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    I would suspect that most who've posted in this thread -- those of us who are fond of the J-frames -- are quite well aware of the limitations of the platform.

    If I were the original poster, I might just be a little offended by someone coming into my thread and pooping in it by lecturing us all on the "deficiencies of the platform."

    I should add the Model 37 behind my Model 60 and 442 ...
     
  18. Fred Fuller

    Fred Fuller Moderator Emeritus

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    A 642 with action work and a set of CT Lasergrips, for EDC.

    For a kit gun, a 3" 36 with adjustable sights.
     
  19. bill111444

    bill111444 Member

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    When the 360 M&P 357 scandy J frame come out I just had to have one. I've had it for several years now and I still haven't shot any 357s out of it. If I could do it over again I'd get the 442 moon clip model and save about 250 bucks. So I did the next best thing--I sent the cylinder to Pinnacle High Performance, he machined it for moon clips; he did a perfect job, I use TK Custom moon clips, that 5 pack of 38 +Ps drops in the cylinder just as smooth as 45 acp moon clips do in a 625 Smith. There are no better moon clips than TK Customs! If your considering a J frame take a close look at the 442 moon clip model (you can shoot 38s in the gun with or without the moon clips). If you have a J frame, consider having your cylinder machined for moon clips, it is a luxury. :)
     
  20. Hometeached1

    Hometeached1 Member

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    Tomrkba, the OP just wanted to know what your favorite j-frame was, if you hate them, then don't post, now if he had asked what the pros/cons of them where then, a post such as yours would have been of more use to the OP.
     
  21. Radagast

    Radagast Member

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    My favorite was my Model 60 .357 magnum. A fun range toy that I could manage to inch groups with at 10 meters double action. Long gone with the ban on short barreed guns here in Australia.
    As I've gotten older I've come to appreciate blued steel and walnut, so a 4 inch barreled .32 S&W long Regulation Police is something I keep an eye out for. If I can find one it will be my new 'favorite' ( and only) J frame, sitting alongside my N frame Highway Patrolman and my K frame Model 18.
     
  22. engineer88

    engineer88 Member

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    A lot of 638 lovers here, count me among the many. Mine has glow in the dark sight paint applied (day glow orange and green) and a set of crimson trace 405's. I find it a nifty little package. I also find it much easier to carry than my Glock 19, 36 or SP101 which I also love.

    I do have a Kahr CM9 which shares pocket duty with the 638, but with either or, I never feel undergunned. I shoot my guns a lot and often and while I am not as tactical as some, I keep my head on swivel and do my best to avoid issues before they arise. That plus being armed at all I feel puts me in a better survival bracket than many and it is all I have time to prepare for in my busy life. Kudos to those who can do more, I hope one of you will be getting my back when things go sideways.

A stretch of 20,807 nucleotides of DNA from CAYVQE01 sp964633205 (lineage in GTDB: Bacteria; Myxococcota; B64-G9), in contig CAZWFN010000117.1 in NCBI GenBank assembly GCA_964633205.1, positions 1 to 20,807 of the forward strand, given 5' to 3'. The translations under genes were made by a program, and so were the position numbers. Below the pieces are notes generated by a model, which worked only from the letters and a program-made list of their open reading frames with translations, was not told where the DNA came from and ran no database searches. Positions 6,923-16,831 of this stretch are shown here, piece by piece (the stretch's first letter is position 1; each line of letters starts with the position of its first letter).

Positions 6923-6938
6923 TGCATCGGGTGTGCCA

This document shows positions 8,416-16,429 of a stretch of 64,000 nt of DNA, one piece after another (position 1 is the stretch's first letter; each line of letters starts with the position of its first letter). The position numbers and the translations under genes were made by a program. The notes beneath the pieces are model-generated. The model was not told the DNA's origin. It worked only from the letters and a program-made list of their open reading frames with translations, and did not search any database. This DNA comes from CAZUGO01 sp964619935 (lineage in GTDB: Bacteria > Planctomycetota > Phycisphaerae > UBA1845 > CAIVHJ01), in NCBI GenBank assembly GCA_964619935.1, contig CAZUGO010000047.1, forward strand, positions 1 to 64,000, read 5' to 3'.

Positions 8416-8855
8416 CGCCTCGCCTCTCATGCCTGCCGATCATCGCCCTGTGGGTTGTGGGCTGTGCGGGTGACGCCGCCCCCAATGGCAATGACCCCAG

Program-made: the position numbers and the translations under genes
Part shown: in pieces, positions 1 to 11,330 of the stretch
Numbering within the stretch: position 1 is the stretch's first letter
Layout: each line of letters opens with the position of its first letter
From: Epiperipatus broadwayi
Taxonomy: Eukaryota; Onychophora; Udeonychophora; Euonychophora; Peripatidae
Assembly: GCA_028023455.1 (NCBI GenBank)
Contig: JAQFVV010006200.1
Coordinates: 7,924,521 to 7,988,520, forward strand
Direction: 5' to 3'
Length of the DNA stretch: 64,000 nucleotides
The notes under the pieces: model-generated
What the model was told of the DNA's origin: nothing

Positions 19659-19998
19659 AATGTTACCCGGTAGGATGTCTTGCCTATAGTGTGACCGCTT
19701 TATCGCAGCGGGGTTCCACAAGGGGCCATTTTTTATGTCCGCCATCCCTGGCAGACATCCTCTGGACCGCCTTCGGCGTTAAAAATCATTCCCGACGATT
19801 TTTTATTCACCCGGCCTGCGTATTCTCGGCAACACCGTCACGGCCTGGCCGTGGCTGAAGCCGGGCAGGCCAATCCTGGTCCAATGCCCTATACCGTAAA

23. xXxplosive

    xXxplosive Member

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    My Model 36 Chief Special..........saved my arse twice.
     
  24. tinygnat219

    tinygnat219 Member

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    I've owned a number of "J" Frame revolvers over the years: 442, 642, Model 60 Ladysmith, 940, and a 640-1 chambered for .357 Magnum / .38 SPL and it's a "Pre-Lock".
    I love the gun for the simple reason of it's shootability and versatility. I mainly carry it as a Back Up Gun these days as for roughly the same size and weight, I can carry a 9MM polymer gun with 3 times the ammo and for these days where there are multiple assailants, well, it just works. The other reason is, the gun is easily replaceable. I can go to my shop and have another configured just like it in about 15 minutes. The 640? Nope. Not only are these hard to find, but to find one again with my trigger pull that is pre-lock? It's possible with some time and money.

    What I like about it is the weight. Yeah, it hampers it for carry just a bit, but I carry it either in an IWB holster, or in a pocket holster so it's generally decent. What I HATE to do with those airweight "helium" specials is to shoot them. THAT is why I no longer have a 642, a 442, etc. They're just annoying to shoot. The 640 is a joy to shoot .38 SPL rounds out of, and makes .357 Magnum tolerable. For those that have a 340 Airweight in .357 Magnum? I salute you.
     
  25. David E

    David E Member

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    It sounds like someone hating on J frames can't shoot them well....

    Comparing ballistics from a 4" barreled 9mm to a 1 7/8ths" barreled .357 is glaringly biased.

    Due to recent physical issues, I carried a 442 for a bit. Soooooo light, it's easy to carry. Almost to the point of forgetting it's there. Wanting more than five shots, I slipped a 642 in the pocket. Speed strip in the watch pocket could feed either one.

    I was surprised how easy it was to carry TWO of them. The J-frame lends itself to an easier draw from the pocket than the .380's and launches a heavier bullet if needed.

    There are a few things to do to enhance the guns shootability, but that's another thread.